BALTIMORE — A Linthicum, Md., firm is among several orthotics and prosthetics companies that will offer victims of the Boston Marathon bombing artificial limbs at no charge if their insurance doesn’t cover all or some of the costs of the devices.
Dankmeyer Inc., founded by an amputee who lost a leg in a childhood skating accident, joined with other firms late last month in announcing the Coalition to Walk and Run Again. The companies have agreed not to charge victims who provide a doctor’s note proving they don’t have insurance to cover the devices, which cost $8,000 to $60,000.
Manufacturers of prosthetic components agreed to provide knee, foot and other parts to enhance the use of basic prosthetics. Some components will enable the amputees to run again.
“We hope this gives the victims peace of mind to know they will be able to have prosthetics — and not have to worry about if their insurance will cover it — so they can get back to their previous lifestyle,” said Charles Dankmeyer, whose father started the company.
Erika Brannock, a 29-year-old teacher at a Towson, Md., preschool, is among those Dankmeyer hopes to help. Brannock had her left leg amputated, family members told The Baltimore Sun. She was at the race cheering on her mother when the explosion occurred.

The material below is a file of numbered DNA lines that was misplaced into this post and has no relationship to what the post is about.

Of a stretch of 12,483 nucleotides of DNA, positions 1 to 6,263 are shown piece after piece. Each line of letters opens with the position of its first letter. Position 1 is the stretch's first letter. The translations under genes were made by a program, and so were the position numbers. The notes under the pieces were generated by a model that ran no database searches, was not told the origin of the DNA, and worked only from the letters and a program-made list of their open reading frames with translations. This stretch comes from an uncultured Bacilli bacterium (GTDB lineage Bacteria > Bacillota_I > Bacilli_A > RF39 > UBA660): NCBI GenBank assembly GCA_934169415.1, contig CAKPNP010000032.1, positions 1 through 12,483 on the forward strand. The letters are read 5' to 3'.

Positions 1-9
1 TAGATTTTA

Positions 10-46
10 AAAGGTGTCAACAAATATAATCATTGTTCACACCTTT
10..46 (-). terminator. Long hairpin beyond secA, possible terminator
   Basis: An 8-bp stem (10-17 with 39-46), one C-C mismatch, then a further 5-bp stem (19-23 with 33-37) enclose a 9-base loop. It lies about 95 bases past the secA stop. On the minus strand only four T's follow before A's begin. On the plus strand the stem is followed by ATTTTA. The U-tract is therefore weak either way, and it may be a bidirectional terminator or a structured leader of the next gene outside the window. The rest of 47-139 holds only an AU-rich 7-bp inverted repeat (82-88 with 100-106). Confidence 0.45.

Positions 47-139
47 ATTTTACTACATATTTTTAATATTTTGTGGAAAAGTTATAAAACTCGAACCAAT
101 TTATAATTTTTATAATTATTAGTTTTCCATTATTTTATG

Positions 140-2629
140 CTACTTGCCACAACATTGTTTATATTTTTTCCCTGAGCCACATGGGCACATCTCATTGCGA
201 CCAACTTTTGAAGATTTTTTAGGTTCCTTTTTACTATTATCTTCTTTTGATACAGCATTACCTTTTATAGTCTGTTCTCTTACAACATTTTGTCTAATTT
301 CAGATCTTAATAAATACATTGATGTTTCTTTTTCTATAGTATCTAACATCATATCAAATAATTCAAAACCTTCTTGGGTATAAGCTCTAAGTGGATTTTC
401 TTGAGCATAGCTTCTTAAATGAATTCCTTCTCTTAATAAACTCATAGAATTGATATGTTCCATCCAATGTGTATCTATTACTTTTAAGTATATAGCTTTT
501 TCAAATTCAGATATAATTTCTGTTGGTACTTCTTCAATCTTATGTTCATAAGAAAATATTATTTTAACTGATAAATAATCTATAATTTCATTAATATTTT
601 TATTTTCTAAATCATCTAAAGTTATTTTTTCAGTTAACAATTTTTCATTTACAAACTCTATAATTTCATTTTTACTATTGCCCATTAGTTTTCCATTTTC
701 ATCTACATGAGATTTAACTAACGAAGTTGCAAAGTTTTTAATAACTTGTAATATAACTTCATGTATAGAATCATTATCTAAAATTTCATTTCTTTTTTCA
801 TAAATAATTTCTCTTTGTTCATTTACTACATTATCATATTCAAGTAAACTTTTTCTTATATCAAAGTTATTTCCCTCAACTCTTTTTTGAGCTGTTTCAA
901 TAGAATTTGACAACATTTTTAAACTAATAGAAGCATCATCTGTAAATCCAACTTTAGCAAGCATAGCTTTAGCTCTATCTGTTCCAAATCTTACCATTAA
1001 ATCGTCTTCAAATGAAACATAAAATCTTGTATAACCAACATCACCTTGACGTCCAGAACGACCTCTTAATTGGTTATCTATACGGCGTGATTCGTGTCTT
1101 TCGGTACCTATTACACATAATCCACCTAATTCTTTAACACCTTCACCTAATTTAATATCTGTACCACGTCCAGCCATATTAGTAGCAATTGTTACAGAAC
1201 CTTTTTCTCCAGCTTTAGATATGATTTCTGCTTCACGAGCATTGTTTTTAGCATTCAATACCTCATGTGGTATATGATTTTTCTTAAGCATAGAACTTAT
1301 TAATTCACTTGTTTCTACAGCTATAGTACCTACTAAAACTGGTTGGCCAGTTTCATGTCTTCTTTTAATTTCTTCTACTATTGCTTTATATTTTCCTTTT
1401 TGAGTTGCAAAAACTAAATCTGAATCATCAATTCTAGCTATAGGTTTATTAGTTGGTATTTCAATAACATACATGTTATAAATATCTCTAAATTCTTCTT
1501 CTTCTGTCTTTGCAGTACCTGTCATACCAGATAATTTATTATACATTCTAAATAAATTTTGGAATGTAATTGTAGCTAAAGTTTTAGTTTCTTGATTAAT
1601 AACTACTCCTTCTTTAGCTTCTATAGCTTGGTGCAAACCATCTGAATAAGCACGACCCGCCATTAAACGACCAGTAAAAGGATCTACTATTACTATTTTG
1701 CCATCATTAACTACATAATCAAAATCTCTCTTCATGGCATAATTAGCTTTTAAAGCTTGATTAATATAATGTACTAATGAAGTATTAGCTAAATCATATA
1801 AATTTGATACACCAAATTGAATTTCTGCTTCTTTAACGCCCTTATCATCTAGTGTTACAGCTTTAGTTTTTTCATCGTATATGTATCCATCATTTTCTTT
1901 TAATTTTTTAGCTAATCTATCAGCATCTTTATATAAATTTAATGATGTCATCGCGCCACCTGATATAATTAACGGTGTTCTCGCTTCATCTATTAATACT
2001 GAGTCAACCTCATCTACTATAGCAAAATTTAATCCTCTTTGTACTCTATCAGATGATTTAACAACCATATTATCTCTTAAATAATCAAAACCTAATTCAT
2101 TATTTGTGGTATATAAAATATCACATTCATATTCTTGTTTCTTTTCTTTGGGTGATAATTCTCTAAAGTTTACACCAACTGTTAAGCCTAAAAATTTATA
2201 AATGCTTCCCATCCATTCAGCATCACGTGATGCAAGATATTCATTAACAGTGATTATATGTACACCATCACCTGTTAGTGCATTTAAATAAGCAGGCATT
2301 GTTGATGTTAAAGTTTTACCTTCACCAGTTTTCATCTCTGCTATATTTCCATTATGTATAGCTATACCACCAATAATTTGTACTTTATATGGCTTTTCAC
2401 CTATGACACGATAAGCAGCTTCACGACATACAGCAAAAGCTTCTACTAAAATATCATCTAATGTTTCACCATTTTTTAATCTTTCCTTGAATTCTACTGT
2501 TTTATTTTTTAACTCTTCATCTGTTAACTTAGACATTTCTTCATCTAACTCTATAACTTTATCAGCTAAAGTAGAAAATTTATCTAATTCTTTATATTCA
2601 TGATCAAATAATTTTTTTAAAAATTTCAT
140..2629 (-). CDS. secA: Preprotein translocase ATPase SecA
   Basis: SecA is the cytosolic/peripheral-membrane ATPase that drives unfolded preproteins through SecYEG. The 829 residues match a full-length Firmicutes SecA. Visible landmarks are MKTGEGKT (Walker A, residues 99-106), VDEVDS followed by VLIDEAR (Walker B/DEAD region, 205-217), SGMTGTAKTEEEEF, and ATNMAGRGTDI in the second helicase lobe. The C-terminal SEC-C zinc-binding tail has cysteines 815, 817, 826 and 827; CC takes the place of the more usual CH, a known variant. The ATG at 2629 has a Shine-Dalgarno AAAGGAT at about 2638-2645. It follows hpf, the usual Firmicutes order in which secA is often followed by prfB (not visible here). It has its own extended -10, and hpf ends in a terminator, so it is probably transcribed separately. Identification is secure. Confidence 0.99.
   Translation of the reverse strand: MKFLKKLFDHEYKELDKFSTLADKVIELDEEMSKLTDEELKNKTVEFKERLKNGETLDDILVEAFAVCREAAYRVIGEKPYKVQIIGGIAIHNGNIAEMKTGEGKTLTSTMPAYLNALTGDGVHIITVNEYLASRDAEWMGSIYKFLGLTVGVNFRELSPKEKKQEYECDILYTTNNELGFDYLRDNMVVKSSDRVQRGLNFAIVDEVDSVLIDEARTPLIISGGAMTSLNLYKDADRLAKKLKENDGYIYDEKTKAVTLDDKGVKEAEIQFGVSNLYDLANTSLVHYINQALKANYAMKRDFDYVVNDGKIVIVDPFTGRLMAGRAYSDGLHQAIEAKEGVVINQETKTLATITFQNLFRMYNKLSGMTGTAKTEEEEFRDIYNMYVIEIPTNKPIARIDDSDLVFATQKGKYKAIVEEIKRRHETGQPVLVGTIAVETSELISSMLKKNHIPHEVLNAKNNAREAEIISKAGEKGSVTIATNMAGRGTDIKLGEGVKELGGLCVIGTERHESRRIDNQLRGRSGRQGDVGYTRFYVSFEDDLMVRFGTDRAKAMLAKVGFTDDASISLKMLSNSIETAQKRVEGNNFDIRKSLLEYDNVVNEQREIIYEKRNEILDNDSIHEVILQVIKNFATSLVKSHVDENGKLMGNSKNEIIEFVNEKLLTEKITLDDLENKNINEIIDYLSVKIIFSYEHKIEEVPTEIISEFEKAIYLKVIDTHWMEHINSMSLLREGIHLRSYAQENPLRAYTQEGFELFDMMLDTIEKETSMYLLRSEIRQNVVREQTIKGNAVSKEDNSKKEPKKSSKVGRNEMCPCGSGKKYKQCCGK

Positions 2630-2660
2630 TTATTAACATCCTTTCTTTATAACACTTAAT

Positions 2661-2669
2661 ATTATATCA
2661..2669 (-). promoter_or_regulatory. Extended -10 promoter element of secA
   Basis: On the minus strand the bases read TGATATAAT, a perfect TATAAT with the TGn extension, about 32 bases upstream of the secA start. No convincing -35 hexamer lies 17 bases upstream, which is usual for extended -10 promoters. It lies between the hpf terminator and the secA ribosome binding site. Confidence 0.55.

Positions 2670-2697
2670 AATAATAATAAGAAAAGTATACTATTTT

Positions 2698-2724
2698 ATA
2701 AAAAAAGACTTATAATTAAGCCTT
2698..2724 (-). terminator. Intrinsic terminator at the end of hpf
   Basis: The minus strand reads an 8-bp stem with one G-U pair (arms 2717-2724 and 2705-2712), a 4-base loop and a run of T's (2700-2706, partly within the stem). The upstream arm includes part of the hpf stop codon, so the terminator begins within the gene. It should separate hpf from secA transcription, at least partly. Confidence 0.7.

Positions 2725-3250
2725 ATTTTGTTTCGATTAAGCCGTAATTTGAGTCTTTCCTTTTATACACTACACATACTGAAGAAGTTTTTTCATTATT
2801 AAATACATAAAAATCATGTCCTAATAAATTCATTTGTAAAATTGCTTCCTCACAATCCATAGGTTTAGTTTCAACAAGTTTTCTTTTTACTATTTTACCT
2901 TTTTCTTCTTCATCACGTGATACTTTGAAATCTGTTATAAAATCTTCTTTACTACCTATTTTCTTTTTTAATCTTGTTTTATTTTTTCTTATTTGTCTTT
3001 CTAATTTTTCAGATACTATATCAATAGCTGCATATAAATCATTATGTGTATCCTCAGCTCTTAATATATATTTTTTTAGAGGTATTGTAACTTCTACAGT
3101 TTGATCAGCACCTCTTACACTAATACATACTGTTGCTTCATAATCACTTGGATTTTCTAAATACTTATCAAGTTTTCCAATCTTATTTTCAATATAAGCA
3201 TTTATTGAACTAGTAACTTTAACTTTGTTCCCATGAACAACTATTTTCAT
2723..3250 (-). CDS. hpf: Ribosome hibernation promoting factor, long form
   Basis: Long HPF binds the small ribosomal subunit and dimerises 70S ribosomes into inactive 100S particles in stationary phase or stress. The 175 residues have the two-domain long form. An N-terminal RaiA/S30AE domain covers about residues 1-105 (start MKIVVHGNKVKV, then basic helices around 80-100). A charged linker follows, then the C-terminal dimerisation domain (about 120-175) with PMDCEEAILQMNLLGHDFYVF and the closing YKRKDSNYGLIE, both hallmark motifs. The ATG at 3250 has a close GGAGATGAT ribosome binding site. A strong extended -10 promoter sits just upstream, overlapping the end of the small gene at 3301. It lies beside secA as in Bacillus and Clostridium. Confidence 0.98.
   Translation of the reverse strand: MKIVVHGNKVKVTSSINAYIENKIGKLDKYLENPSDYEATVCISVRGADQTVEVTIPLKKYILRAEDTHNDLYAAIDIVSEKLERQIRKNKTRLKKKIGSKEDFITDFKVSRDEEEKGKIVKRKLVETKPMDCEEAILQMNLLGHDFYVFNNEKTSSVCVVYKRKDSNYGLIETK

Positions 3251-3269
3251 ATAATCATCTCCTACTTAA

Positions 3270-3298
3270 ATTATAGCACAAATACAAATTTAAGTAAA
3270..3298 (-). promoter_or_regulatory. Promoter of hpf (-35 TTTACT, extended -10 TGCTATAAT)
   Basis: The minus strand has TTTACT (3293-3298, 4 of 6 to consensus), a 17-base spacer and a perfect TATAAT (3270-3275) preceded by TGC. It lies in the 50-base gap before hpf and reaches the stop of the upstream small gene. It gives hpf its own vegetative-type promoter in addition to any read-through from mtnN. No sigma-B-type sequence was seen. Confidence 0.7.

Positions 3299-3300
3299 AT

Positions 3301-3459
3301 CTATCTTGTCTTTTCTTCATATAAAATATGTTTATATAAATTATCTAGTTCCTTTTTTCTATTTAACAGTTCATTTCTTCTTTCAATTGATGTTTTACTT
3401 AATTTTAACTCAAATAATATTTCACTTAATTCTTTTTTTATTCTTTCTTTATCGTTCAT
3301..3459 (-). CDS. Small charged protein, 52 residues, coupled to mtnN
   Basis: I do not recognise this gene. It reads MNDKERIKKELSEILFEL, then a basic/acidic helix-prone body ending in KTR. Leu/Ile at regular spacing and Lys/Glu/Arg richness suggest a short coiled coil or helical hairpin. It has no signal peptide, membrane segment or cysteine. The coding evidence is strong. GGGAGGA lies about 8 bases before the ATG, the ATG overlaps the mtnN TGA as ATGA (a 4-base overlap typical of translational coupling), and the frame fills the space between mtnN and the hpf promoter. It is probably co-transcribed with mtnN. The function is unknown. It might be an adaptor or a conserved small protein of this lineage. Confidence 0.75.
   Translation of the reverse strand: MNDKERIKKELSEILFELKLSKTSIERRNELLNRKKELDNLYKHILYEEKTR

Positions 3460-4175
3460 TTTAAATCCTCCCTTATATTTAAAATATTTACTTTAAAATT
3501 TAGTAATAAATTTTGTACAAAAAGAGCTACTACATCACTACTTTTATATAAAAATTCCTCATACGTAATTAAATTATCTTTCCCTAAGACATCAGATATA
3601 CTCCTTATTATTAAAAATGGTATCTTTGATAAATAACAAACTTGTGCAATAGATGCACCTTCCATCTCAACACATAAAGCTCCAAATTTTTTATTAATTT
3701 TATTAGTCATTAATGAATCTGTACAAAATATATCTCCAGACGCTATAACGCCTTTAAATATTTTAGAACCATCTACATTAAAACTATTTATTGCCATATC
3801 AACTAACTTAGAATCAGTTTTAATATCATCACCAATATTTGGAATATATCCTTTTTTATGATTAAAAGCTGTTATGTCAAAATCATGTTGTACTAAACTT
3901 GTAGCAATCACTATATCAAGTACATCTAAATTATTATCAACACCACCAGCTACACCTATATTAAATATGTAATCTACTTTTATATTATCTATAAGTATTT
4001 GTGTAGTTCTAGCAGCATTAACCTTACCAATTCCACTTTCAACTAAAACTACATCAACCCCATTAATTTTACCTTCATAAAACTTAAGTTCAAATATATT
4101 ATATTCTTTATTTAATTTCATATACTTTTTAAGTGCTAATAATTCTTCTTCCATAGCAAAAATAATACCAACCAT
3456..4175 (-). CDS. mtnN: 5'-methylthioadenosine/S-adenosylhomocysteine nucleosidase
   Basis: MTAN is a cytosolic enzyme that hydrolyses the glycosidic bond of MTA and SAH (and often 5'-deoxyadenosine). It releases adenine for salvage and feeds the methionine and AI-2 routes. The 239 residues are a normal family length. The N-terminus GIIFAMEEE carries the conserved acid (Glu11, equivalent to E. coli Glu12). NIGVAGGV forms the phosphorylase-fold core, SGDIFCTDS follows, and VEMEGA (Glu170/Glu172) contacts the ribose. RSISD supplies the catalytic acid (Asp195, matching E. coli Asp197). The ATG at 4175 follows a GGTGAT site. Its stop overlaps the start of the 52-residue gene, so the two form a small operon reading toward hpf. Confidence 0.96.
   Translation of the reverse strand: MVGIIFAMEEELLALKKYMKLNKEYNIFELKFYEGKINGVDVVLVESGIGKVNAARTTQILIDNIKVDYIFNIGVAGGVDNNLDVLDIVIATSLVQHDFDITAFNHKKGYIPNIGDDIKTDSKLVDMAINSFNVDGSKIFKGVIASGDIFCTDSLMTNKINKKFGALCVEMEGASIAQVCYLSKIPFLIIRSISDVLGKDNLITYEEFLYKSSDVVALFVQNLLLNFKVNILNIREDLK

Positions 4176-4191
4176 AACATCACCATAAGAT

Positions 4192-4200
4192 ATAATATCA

Dankmeyer CEO Mark Hopkins said he has been in contact with friends of Brannock’s about helping her with any costs. Hopkins said amputees can generally be fitted with a prosthetic a month after surgery to remove the limb.
Members of the coalition said it is too early to know how many people they will be able to help. The bombing killed three people, injured at least 264 and took the limbs of 14, according to The Boston Globe.
Dankmeyer and the other firms will cover the cost of the prosthetic but not doctor and physical therapy fees.
Advocacy groups say insurance doesn’t always cover the cost of prosthetics. Some companies put a $1,000 cap on how much they will pay while others cover one device in a lifetime, according to the American Orthotic & Prosthetic Association. Prosthetics must be replaced every five to seven years.
In Maryland, the General Assembly passed a prosthetic parity bill in 2009 that removed caps and exemptions that made the devices costly for patients. Prosthetic parity legislation at the federal level has seen little movement in Congress.
The announcement by the orthotics and prosthetics companies comes as others have pledged to help the victims as well. Country star Kenny Chesney started the Spread the Love fund to help those who lost limbs. Proceeds from the sales of a single by that name will be used to help buy prosthetics and provide other care to amputees.
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